Dr Sue Thomson (Australian Council for Educational Research) is also a national Partner Investigator.
Professors Sabine Andresen (Goethe University Frankfurt) and Jonathan Bradshaw (University of York) are international Partner Investigators.
The Research Teams
University of New South Wales
- Dr Jen Skattebol (Dip Ed EC, B.Ed., PhD), Chief Investigator, Research Fellow, Social Policy Research Centre
- Professor Peter Saunders (BSc DipEc S'ton., PhD Syd., FASSA), Chief Investigator, Research Professor, Social Policy, Social Policy Research Centre
- Associate Professor Bruce Bradbury (BSocSc, MCom, PhD NSW), Social Policy Research Centre
- Dr Myra Hamilton (BA Hons; PhD, Syd), Research Fellow, Social Policy Research Centre
- Margaret Raven (BSc Hons UWA), Research Fellow, Social Policy Research Centre
- Dr Melissa Wong (BEcon, MCom, PhD NSW), Research Fellow, Social Policy Research Centre
- Tammy Burnstock
- Dr Bridget Jenkins
Flinders University of South Australia
- Associate Professor Gerry Redmond (BSocSc Dublin, GradDipComp, MA Bath, PhD UNSW), Associate Professor, School of Social & Policy Studies
- Dr Jasmine Huynh (B.Psych, B.Psych Hons, PhD Psychology, MAPS), Research Associate, School of Social & Policy Studies
- Vanessa Maurici (B.Psych), Research Assistant, School of Social & Policy Studies
- Dr Anna Moffat (B.Psych Hons, PhD Flinders), Research Associate, School of Psychology
- Kelly Roberts (BSc Biomed; BEd Secondary Hons), Administrative Assistant (Research)
- Dr Gabriella Zizzo (BA Hons, PhD Adel), Research Associate, School of Social & Policy Studies
- Dr Grace Skrzypiec (B.Sc Physics & Psychology, BScHons Psychology, Grad Dip Ed, M.Ed Adelaide, PhD Flinders)
- Dr Alice McEntee
- Dr Helen Popple
The Australian Council for Educational Research
The ACER is an independent, non-profit organisation which creates and disseminates knowledge and tools to improve learning for the fulfilment of individuals and society. ACER’s mission is to create and promote research-based knowledge, products and services that can be used to improve learning across the life span.
- Dr Sue Thomson (AppSci RMIT, DipEd, MEdSt, PhD Monash, GradDipMathsEd Deakin), ACWP Senior Project Director; Head of Educational Monitoring and Research; Research Director, Australian Surveys Research Program
- Dr Petra Lietz (BEd Hamburg, MAcc CQU, MEd, PhD Flinders, CTEFLA Cambridge), ACWP Project Director, Principal Research Fellow, Australian Surveys Division
- Elizabeth O'Grady (BSocSc Psych, PGradDipPsych), Research Fellow, Australian Surveys Division
- Mollie Tobin (BA UCLA, MA Stanford), Research Fellow, Australian Surveys Division
- Dr Katherine Dix (BSc Hons, BEd Hons, MPhil, PhD), Senior Research Fellow, Australian Surveys Division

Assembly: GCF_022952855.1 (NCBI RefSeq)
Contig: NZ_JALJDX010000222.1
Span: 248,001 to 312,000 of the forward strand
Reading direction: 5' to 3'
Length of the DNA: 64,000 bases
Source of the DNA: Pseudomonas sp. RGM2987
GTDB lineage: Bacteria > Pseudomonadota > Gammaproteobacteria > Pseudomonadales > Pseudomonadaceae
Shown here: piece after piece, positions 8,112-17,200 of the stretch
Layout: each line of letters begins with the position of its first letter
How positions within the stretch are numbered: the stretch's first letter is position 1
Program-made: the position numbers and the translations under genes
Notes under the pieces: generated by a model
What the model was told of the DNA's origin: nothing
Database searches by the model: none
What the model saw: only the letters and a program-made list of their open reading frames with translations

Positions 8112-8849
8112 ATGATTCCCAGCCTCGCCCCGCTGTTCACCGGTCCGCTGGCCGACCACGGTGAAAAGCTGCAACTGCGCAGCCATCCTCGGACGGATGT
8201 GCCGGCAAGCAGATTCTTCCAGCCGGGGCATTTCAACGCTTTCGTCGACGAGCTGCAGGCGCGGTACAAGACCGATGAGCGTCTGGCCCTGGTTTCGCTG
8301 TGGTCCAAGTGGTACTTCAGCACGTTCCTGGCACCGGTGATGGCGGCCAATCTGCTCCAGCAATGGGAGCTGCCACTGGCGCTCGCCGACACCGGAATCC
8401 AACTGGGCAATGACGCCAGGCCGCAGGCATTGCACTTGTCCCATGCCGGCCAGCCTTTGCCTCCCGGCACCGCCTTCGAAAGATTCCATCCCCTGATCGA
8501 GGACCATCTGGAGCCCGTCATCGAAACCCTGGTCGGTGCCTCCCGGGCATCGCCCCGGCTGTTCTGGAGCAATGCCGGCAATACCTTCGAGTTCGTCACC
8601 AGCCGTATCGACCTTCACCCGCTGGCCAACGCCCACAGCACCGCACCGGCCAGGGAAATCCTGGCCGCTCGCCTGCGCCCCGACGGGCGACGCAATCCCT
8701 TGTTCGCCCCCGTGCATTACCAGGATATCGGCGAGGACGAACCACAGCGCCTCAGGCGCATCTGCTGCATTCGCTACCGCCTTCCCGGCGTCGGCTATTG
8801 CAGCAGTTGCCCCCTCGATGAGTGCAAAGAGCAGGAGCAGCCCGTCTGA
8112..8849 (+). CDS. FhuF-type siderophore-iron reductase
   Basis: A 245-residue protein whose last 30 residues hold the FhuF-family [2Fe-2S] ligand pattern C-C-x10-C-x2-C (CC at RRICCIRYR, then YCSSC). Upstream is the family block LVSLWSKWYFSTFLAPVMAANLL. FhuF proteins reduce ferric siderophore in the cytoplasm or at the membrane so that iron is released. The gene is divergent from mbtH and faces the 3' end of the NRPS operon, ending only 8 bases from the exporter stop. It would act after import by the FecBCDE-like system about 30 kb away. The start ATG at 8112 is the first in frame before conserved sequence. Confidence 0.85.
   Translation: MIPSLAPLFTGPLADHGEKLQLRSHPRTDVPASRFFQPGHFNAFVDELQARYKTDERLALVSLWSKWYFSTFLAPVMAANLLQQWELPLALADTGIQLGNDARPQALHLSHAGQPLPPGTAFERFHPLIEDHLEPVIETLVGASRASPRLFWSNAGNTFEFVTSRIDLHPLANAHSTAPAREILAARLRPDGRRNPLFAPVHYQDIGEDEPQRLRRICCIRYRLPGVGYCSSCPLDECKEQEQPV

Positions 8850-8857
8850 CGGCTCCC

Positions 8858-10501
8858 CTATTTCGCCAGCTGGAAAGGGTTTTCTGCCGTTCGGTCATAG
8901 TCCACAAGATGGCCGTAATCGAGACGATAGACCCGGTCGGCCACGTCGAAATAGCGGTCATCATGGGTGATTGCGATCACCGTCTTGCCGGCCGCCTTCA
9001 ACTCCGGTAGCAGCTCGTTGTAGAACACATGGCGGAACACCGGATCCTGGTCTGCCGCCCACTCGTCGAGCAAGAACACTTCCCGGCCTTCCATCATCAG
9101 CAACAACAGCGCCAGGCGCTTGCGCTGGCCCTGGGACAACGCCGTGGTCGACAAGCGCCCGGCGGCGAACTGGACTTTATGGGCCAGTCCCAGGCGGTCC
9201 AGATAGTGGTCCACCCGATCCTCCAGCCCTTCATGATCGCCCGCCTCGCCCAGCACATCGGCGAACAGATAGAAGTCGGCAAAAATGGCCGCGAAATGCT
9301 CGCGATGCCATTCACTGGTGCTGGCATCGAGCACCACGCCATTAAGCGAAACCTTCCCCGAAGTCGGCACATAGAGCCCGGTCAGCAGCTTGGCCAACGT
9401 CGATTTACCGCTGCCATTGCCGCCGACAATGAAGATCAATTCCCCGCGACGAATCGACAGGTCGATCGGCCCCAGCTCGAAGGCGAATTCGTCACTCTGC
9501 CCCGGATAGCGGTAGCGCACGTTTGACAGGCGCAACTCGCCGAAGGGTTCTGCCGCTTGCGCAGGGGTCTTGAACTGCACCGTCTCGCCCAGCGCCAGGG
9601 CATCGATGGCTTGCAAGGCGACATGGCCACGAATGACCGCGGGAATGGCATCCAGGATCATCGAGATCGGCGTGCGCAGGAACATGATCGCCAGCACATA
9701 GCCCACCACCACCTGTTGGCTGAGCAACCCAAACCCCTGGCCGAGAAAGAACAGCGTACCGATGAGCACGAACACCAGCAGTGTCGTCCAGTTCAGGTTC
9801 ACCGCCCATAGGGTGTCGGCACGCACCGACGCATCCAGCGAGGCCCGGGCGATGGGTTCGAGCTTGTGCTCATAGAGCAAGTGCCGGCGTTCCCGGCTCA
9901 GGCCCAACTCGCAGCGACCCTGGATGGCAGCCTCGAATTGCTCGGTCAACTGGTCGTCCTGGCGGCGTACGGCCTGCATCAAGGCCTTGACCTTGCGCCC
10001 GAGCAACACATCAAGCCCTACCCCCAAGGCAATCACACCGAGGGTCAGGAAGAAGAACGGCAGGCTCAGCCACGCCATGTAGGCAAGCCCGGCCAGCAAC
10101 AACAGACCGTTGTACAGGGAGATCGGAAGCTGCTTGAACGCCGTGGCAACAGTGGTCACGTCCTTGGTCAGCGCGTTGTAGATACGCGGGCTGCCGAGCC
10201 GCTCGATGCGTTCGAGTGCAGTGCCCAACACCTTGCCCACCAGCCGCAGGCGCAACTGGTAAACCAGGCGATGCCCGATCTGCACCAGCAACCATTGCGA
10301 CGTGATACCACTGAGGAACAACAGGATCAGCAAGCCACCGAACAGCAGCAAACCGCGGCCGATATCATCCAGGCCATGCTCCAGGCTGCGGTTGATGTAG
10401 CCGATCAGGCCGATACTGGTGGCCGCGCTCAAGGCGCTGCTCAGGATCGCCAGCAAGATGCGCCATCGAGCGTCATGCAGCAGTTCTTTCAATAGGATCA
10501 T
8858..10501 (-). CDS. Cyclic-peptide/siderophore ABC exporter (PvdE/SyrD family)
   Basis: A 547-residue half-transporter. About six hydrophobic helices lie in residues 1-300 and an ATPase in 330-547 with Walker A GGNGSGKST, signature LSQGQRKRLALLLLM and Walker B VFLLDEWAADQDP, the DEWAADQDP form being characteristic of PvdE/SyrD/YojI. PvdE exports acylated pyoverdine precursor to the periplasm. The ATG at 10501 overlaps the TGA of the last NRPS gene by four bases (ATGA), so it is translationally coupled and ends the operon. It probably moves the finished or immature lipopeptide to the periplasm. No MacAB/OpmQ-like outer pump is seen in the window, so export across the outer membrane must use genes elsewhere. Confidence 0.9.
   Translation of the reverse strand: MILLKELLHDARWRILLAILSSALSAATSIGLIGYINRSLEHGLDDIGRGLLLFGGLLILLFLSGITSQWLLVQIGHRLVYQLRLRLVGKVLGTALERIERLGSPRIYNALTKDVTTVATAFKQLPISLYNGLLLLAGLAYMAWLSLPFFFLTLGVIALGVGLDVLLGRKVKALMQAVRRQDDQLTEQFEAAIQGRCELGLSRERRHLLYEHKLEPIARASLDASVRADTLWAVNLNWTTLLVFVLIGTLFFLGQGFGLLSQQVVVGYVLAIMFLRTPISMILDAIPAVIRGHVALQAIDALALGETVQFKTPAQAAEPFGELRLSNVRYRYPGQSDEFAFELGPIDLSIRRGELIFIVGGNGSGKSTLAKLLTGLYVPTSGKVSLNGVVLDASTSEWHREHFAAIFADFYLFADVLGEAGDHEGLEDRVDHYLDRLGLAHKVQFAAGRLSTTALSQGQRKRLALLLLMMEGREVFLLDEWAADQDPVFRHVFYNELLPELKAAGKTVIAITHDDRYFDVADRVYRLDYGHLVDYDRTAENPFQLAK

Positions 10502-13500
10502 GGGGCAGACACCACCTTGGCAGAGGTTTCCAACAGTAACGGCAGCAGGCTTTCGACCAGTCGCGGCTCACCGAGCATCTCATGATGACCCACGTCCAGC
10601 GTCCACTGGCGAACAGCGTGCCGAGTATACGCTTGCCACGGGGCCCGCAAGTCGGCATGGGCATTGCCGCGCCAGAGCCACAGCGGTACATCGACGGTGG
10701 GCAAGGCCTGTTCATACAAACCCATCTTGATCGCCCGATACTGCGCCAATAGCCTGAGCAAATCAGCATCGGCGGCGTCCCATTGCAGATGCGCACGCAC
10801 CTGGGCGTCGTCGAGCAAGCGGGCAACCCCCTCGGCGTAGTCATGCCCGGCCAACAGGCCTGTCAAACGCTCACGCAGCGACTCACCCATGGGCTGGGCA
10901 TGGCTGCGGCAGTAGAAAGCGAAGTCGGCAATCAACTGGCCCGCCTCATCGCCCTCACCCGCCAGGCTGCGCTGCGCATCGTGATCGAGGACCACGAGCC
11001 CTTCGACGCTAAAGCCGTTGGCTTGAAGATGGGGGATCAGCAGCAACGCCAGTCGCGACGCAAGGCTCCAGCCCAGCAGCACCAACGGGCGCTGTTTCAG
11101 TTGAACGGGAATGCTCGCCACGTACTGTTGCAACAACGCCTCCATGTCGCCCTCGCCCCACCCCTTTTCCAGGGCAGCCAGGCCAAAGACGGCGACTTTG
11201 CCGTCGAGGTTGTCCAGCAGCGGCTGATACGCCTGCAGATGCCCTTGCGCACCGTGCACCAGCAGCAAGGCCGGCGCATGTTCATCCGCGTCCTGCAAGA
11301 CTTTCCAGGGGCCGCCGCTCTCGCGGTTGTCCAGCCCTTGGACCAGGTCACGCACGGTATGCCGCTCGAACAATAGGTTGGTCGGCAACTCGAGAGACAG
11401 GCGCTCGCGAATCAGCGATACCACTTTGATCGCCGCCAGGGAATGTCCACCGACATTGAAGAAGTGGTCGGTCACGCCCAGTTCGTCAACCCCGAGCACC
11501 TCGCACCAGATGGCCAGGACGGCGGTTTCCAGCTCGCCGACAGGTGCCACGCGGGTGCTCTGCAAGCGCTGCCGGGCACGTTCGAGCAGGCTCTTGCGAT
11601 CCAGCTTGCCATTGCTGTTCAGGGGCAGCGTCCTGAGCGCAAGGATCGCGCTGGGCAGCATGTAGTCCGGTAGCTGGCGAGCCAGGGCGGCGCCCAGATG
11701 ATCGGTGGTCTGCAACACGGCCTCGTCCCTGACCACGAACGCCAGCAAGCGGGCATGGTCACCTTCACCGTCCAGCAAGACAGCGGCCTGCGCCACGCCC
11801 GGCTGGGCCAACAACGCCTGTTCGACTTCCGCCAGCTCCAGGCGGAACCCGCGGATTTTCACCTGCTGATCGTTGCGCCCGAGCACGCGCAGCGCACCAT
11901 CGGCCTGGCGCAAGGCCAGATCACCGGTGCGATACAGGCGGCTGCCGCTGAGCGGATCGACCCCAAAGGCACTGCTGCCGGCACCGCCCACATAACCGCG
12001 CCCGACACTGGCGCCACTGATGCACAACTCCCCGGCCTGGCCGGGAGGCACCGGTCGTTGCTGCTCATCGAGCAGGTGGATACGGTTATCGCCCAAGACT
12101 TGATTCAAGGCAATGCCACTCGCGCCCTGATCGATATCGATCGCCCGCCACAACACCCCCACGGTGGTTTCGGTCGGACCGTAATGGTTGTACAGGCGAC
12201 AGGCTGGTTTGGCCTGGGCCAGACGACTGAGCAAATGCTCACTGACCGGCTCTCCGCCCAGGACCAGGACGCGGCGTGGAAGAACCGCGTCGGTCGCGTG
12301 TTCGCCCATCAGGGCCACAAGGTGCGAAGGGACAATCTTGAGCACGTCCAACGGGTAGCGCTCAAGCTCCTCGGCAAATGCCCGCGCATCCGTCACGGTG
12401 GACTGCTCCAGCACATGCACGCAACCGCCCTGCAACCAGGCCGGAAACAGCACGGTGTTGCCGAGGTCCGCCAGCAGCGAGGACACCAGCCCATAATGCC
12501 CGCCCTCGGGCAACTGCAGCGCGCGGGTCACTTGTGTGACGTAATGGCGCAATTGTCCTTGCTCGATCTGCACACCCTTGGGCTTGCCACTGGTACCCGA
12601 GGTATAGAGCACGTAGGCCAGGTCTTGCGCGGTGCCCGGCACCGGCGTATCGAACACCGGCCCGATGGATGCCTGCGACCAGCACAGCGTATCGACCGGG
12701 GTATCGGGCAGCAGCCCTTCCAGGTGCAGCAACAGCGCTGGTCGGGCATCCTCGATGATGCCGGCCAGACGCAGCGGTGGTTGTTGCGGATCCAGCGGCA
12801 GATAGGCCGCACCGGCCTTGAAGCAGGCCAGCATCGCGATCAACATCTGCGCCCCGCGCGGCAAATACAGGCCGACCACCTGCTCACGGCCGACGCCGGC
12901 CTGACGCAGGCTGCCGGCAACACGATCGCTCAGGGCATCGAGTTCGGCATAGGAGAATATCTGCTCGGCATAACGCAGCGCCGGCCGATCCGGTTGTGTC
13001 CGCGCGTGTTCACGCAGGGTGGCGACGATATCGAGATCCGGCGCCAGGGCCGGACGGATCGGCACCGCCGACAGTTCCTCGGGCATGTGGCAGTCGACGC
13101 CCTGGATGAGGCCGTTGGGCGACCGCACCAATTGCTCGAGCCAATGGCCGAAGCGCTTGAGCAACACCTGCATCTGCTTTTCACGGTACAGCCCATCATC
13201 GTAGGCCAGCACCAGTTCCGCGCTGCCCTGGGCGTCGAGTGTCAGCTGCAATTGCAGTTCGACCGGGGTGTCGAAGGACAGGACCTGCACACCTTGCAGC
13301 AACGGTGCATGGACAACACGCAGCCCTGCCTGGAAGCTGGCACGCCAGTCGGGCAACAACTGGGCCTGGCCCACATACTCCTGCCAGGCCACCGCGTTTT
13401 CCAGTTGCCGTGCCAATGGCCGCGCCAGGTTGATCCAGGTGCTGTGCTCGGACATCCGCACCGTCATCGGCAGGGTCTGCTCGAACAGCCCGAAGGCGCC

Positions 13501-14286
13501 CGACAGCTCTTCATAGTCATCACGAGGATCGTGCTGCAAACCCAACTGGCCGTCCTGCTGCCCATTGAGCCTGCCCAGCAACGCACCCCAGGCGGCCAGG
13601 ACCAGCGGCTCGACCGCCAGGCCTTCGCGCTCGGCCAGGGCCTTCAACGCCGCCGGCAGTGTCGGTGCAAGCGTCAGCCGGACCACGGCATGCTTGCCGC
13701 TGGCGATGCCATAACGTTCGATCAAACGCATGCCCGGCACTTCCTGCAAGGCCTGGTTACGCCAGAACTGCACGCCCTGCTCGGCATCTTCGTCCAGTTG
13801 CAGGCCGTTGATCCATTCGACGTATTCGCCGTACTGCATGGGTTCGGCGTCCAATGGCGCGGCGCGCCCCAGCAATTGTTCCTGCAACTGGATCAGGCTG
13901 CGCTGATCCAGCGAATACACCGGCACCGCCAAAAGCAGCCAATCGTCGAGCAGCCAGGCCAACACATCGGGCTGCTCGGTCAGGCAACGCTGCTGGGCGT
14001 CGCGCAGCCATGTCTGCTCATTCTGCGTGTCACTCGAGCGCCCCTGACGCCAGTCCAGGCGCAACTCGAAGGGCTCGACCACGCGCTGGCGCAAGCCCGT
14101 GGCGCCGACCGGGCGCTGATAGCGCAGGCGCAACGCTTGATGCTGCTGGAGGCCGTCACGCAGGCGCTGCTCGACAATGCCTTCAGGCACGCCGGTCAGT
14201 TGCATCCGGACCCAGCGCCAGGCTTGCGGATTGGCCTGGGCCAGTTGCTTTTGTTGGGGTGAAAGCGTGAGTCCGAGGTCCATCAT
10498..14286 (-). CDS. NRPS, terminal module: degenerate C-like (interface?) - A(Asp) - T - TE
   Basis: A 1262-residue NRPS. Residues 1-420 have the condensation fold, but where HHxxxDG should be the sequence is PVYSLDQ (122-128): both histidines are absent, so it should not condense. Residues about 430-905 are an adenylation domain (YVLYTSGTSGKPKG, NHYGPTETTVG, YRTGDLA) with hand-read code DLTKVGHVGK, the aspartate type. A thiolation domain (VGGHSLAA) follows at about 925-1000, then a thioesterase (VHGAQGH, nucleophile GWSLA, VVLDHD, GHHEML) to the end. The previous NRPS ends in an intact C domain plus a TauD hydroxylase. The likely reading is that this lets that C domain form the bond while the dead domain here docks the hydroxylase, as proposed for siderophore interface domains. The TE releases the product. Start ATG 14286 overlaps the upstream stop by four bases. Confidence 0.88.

- Juliet Young-Thornton (Dip Visual Arts, Adelaide Central School of Art)
The project team acknowledges the following educational departments for their support:
- Department of Education and Early Childhood Development (VIC)
- Department of Education and Communities (NSW)
- Education and Training Directorate (ACT)
- Department of Education, Training and Employment (QLD)
- Department of Education (NT)
- Department of Education (WA)
- Department of Education and Child Development (SA)
- Department of Education Tasmania (TAS)
- Archdiocese of Adelaide
- Archdiocese of Brisbane
- Archdiocese of Canberra and Goulburn
- Archdiocese of Hobart
- Archdiocese of Melbourne
- Archdiocese of Perth
- Archdiocese of Sydney
- Diocese of Ballarat
- Diocese of Bathurst
- Diocese of Broken Bay
- Diocese of Broome
- Diocese of Bunbury
- Diocese of Cairns
- Diocese of Maitland-Newcastle
- Diocese of Parramatta
- Diocese of Port Pirie
- Diocese of Rockhampton
- Diocese of Sale
- Diocese of Sandhurst
- Diocese of Toowoomba
- Diocese of Townsville
- Diocese of Wagga Wagga
The Australian Child Wellbeing Project (ACWP) was funded by the Australian Research Council through a Linkage Grant (LP120100543), in partnership with the Australian Government Departments of Education and Training, and Social Services, the Australian Institute of Health and Welfare, and the Australian Bureau of Statistics.
Project Steering Group
The project is overseen by a Steering Group chaired by Professor George Patton, Royal Children’s Hospital, Melbourne.
Other members of the Steering Group include:
- Dr Ben Edwards, Executive Manager, Longitudinal Studies, Australian Institute of Family Studies
- Penny Dakin, National Program Director, Australian Research Alliance for Children & Youth
- Associate Professor Pammi Raghavendra, Flinders University